Many college students use Discord for the same reasons as other social media platforms—to express themselves, connect with others, and build social networks. That may confer benefits, including valuable support for those who are marginalized. But it may also confer risks, including some unique to academic settings.

“Discord can be use for sharing exam questions and responses,” Megan McNamara, a lecturer in sociology at the University of California, Santa Cruz, said of the potential for academic dishonesty. “There are also instances where students use Discord to bash instructors … It’s not a supervised place, so it becomes a bit Wild West.”

But McNamara believes Discord offers students more benefits than harms. On the platform, students can collaborate, seek assistance, and get to know each other in an instructor-free space. That can be especially valuable for building community in online courses

“Some instructors join,” Aaron Zachmeier, associate director for instructional design at UC Santa Cruz, said. “Some don’t. Some join at the invitation of their students.” (McNamara and Zachmeier wrote about Discord for Inside Higher Ed earlier.)

“The servers operate like little fiefdoms,” Dym said. “You have the person who originated the server, and they have supreme administrator controls unless they relinquish them. Then you can appoint other administrators who have other powers.”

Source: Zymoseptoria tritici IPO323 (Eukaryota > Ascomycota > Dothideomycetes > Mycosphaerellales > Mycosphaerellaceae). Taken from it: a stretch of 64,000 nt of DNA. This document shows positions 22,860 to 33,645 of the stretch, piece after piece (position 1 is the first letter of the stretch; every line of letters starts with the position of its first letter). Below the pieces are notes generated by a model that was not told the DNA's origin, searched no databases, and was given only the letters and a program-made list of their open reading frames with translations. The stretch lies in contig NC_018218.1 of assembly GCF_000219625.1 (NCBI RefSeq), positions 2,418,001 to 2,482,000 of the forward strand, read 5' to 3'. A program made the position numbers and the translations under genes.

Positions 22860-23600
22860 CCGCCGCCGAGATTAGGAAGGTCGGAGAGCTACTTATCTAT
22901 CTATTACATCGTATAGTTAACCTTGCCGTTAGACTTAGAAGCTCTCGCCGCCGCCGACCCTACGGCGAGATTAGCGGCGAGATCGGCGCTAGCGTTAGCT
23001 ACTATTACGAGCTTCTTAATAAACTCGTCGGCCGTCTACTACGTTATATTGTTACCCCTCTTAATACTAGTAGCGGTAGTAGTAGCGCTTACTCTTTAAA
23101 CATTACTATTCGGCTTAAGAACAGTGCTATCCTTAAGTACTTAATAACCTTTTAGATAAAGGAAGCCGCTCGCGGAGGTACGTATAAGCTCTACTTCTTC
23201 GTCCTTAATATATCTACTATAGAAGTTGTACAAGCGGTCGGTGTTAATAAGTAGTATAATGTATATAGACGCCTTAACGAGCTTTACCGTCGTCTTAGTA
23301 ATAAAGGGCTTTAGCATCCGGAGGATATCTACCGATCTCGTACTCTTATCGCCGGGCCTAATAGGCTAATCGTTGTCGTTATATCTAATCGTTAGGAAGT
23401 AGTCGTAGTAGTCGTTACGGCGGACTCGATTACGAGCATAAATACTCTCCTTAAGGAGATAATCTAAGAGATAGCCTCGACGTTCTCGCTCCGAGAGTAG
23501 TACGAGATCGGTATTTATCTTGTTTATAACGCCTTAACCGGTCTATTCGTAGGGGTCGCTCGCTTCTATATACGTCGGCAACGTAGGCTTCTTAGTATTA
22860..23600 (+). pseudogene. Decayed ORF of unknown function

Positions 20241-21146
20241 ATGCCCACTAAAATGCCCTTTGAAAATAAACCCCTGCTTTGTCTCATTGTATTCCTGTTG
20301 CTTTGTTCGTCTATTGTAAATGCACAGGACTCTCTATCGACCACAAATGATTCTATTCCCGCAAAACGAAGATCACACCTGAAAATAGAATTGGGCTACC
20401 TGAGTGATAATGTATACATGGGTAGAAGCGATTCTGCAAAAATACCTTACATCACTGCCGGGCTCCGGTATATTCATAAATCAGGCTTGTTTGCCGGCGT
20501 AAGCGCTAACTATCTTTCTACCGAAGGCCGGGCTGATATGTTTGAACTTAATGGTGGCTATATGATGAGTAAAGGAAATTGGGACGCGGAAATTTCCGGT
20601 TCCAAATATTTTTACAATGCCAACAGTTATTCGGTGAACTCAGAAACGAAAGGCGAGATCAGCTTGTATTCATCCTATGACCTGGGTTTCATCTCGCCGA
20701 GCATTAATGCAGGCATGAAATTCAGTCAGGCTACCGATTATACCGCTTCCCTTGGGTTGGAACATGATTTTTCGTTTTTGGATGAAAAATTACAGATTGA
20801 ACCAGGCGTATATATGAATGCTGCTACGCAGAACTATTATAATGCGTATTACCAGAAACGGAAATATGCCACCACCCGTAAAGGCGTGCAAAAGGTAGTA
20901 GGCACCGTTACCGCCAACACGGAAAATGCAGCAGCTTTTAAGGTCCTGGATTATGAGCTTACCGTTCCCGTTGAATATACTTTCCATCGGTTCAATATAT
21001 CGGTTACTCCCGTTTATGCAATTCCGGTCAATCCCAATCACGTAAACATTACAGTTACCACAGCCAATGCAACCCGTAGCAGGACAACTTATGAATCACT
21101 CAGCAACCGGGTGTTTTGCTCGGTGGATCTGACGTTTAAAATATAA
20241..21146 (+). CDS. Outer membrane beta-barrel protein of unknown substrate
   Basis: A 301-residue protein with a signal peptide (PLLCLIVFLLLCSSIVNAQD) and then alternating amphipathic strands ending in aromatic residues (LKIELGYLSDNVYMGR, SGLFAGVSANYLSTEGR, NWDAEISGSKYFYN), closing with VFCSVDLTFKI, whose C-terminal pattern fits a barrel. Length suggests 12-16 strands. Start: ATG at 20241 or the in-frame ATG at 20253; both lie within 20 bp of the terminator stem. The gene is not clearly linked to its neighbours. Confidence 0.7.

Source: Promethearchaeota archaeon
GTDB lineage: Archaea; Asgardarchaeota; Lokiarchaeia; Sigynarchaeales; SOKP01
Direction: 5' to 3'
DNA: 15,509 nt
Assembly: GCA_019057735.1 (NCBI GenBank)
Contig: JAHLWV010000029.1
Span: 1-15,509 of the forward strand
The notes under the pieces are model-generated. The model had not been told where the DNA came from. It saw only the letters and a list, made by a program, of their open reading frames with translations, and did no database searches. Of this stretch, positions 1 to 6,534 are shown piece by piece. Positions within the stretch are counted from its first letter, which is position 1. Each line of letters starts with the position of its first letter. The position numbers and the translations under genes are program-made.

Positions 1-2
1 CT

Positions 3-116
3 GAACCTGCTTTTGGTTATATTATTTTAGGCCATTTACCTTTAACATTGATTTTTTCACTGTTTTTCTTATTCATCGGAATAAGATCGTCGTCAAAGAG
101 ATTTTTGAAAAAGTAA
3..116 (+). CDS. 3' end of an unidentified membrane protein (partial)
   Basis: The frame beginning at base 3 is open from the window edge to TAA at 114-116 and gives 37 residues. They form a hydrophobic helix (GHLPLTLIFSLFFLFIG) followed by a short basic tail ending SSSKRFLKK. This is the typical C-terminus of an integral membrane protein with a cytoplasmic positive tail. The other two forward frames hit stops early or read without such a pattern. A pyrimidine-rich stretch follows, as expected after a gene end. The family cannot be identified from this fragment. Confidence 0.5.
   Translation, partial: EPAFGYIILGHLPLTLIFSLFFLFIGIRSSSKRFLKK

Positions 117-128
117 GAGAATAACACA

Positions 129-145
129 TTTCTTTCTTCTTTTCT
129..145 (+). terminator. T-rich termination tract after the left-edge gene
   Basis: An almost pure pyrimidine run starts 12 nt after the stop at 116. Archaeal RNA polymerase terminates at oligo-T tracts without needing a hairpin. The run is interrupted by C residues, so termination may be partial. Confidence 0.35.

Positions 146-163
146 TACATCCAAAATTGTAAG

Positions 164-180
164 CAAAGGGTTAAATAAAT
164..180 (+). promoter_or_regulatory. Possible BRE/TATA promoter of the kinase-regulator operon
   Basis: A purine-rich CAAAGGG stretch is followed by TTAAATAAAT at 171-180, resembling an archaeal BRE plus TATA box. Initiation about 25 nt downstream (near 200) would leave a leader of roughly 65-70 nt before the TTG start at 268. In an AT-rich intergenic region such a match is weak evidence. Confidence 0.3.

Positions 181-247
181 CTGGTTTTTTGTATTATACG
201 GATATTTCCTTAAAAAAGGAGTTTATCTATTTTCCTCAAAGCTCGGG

“A Roman Empire History Discord server might be about the history of the Roman Empire, or it might eventually slip into weird alternative history facts,” Dym said.

Though its servers may be unofficial components of a college course, students may report violations of college policies they witness on the site to college employees. For that reason, McNamara reminds new students that their behavior on Discord should align with the university’s expectations.

“My overall approach has been fatalistic realism,” McNamara said, adding that she talks openly with students about behavioral expectations for engaging on Discord. “If we try to control this too much, students will start a new server and go further underground.”

Related posts